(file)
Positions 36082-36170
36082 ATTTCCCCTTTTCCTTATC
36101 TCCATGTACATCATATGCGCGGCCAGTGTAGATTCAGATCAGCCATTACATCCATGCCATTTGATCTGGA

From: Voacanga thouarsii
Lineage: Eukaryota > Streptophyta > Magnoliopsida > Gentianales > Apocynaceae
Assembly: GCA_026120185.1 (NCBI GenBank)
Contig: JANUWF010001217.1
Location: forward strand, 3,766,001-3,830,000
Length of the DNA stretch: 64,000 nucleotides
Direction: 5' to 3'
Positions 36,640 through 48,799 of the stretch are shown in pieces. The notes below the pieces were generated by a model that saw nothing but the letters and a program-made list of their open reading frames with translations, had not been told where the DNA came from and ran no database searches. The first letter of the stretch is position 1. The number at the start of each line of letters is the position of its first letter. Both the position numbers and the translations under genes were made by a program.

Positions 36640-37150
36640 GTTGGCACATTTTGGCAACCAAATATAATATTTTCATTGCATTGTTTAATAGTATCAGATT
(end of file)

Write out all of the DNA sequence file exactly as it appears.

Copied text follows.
Positions 36082-36170
36082 ATTTCCCCTTTTCCTTATC
36101 TCCATGTACATCATATGCGCGGCCAGTGTAGATTCAGATCAGCCATTACATCCATGCCATTTGATCTGGA

From: Voacanga thouarsii
Lineage: Eukaryota > Streptophyta > Magnoliopsida > Gentianales > Apocynaceae
Assembly: GCA_026120185.1 (NCBI GenBank)
Contig: JANUWF010001217.1
Location: forward strand, 3,766,001-3,830,000
Length of the DNA stretch: 64,000 nucleotides
Direction: 5' to 3'
Positions 36,640 through 48,799 of the stretch are shown in pieces. The notes below the pieces were generated by a model that saw nothing but the letters and a program-made list of their open reading frames with translations, had not been told where the DNA came from and ran no database searches. The first letter of the stretch is position 1. The number at the start of each line of letters is the position of its first letter. Both the position numbers and the translations under genes were made by a program.

Positions 36640-37150
36640 GTTGGCACATTTTGGCAACCAAATATAATATTTTCATTGCATTGTTTAATAGTATCAGATT